The Ideal Retirement? Survey Says …

Regardless of your age, you may know the popular game show, Family Feud. The original game airs in syndication and has regained popularity through current programming but the premise remains the same: Two families compete to name the most popular responses to survey questions in order to win cash and prizes. After the competing guesses are recorded, the host introduces the correct response by saying, “Survey says…”

A Senior Living Community provider recently released a survey of 2,000 Americans on the subject of how to define the “ideal retirement.” The answers from the national survey are interesting, even though they might contrast significantly with your responses.

Q: What is the right age to retire?

Survey says: Age 60. The answers varied based on the ages of those responding. Boomers answered with an average age of 64, while Millennials answered with an average age of 56. Maintaining lifestyle in a retirement starting at age 56 is a considerably greater financial challenge than starting at 64.

Q: More than 1 in 5 Americans desire to retire and live abroad. What is their top choice for a country to live in?

Survey says: Italy. Apparently, the draw of the Tuscan wine country is powerful. Those who pursue this course learn that the legal and paperwork requirements for Americans to live abroad can be challenging and require planning.

Q: Name the top 5 cities Americans prefer as a retirement location.

Survey says: (This might be surprising, but in order:) Miami, San Diego, Denver, New York and Orlando.

We know from much experience with this question that these particular cities are not on the list for many of our Linscomb & Williams clients. Whatever your personal leanings, however, retirement location is an important variable in your financial plan. Miami is 24 percent more expensive than Houston for example. San Diego is 41 percent higher, Denver 27 percent higher and New York is double. Only Orlando is reasonably close, but is still about 7 percent more expensive. Clearly, when planning the ideal retirement, where you intend to retire can have as much or more financial significance than when you desire to retire.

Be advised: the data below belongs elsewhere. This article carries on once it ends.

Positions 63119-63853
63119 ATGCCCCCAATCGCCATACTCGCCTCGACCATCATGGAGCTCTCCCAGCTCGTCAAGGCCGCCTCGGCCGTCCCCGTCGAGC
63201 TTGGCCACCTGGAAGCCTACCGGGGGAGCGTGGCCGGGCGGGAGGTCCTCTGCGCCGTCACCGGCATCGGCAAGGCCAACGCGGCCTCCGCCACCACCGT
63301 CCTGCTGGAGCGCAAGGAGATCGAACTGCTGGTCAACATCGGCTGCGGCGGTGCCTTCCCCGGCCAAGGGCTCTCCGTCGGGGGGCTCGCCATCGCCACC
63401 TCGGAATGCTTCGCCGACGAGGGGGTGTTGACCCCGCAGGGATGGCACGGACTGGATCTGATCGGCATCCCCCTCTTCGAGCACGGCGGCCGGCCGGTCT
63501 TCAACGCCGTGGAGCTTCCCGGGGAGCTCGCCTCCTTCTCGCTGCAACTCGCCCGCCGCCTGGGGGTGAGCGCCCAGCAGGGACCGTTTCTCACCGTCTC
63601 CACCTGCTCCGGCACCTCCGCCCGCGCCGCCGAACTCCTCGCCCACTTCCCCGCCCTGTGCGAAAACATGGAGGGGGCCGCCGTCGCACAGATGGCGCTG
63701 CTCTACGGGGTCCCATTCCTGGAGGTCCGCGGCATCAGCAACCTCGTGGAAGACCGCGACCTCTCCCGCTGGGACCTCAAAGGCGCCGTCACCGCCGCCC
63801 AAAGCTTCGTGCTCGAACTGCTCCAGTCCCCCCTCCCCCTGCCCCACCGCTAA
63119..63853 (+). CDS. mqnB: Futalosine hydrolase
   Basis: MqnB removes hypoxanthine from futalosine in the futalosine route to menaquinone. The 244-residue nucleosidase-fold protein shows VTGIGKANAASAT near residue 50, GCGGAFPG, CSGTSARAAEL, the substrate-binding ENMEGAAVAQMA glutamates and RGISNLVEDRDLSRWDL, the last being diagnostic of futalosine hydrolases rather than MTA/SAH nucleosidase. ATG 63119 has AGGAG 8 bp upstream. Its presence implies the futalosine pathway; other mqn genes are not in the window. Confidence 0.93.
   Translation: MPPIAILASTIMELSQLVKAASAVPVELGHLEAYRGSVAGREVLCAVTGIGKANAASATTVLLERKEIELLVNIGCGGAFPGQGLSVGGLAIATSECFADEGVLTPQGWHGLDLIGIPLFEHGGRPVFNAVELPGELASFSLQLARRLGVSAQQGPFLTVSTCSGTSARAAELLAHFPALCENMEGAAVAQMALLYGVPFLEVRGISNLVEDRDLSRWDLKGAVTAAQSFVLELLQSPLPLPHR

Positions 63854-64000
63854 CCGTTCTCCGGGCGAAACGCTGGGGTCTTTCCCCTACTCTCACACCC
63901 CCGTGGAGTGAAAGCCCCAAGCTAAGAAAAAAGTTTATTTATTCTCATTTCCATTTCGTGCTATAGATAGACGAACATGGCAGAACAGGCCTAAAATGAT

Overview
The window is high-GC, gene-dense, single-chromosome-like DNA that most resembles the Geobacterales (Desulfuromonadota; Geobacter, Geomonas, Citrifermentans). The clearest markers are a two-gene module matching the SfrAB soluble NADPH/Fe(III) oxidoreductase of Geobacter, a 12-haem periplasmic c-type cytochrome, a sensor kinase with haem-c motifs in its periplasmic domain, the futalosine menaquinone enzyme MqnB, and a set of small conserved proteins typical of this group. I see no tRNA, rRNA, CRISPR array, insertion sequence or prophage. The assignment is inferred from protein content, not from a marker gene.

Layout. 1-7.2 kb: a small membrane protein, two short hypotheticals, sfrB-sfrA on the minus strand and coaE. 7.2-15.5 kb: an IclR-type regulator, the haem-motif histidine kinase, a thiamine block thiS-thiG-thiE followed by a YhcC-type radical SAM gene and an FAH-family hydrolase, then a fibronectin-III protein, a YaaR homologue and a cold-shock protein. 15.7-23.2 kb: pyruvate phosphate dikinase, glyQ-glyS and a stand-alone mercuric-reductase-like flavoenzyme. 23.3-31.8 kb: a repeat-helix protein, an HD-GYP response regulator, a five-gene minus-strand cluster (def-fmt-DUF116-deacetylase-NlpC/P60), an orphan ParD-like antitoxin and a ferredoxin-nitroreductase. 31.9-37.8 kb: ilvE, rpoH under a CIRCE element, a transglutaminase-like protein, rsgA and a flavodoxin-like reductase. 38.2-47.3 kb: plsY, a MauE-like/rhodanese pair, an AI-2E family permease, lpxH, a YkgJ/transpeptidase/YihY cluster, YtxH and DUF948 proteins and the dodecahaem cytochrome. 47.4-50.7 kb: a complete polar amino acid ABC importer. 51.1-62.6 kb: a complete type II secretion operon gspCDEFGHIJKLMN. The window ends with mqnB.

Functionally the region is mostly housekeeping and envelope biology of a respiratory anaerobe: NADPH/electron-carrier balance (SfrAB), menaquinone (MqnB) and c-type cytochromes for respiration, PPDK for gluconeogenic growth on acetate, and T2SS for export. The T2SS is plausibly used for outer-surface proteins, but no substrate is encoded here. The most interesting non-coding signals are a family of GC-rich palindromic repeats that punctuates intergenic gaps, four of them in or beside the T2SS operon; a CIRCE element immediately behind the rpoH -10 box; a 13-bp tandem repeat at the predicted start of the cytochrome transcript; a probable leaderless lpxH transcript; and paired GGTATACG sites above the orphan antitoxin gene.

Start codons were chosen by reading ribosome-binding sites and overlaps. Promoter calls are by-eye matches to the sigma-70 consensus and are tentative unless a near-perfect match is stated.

Q: How much in savings would be ideal by the time you retire? And how much do you realistically expect to have?

Survey says: To supplement Social Security and pensions, an ideal savings target would be $610,000. Unfortunately, the second half of the question on expected savings leaves a big gap: $276,000. This is less than half of what would be desirable.

In an unrelated survey conducted for the Certified Financial Planner Board of Standards, Inc. (CFP Board) by Heart + Mind Strategies of 1,000 voters on election day 2018, there were a couple of important insights which bear upon this last question.

  • 60 percent of the respondents indicate they expect to work with an advisor for planning their retirement needs.
  • However, 23 percent intend to wait until just three to five years before retirement to engage a professional financial planner.
  • 82 percent want someone who can provide a comprehensive plan that takes their holistic financial situation into consideration.
  • 79 percent believe their financial advisor should always work in their best interest (the “fiduciary” business model).

In our nearly 50 years of helping clients plan their own “ideal retirement,” we think there are several key elements that transcend the various visions of what might be ideal:

  1. If you don’t have a well-conceived plan for your ideal retirement, the best time to start working on it is today. Unless you are willing to do considerable homework on your own, seek the help of a qualified professional financial planner sooner rather than later.
  2. Choose a planner who is well experienced and qualified. Credentials can be important indicators. Look for the key 4: CFP® certification, CPA, Chartered Financial Analyst® credential and/or JD (Juris Doctor).
  3. Choose a planner who commits in writing to always interact with you as a fiduciary, with a legal obligation to work in your best interest.


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J. Harold Williams, CPA/PFS, CFP®

J. Harold Williams, CPA/PFS, CFP®

J. Harold Williams is Linscomb & Williams' Chairman.

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Investment Advisory Services are offered by Linscomb & Williams, an SEC registered investment adviser, and a subsidiary of Cadence Bank. Linscomb & Williams (L&W) provides financial planning, investment management, and retirement plan and investment consulting services. L&W is not an accounting firm, and does not provide tax, legal or accounting advice.

Information expressed herein is based upon opinions and views of L&W and information obtained from third-party sources that Linscomb & Williams believes to be reliable, but Linscomb & Williams makes no representation or warranty with respect to the accuracy or completeness of such information. All opinions and views constitute our judgments as of the date of writing and are subject to change at any time without notice.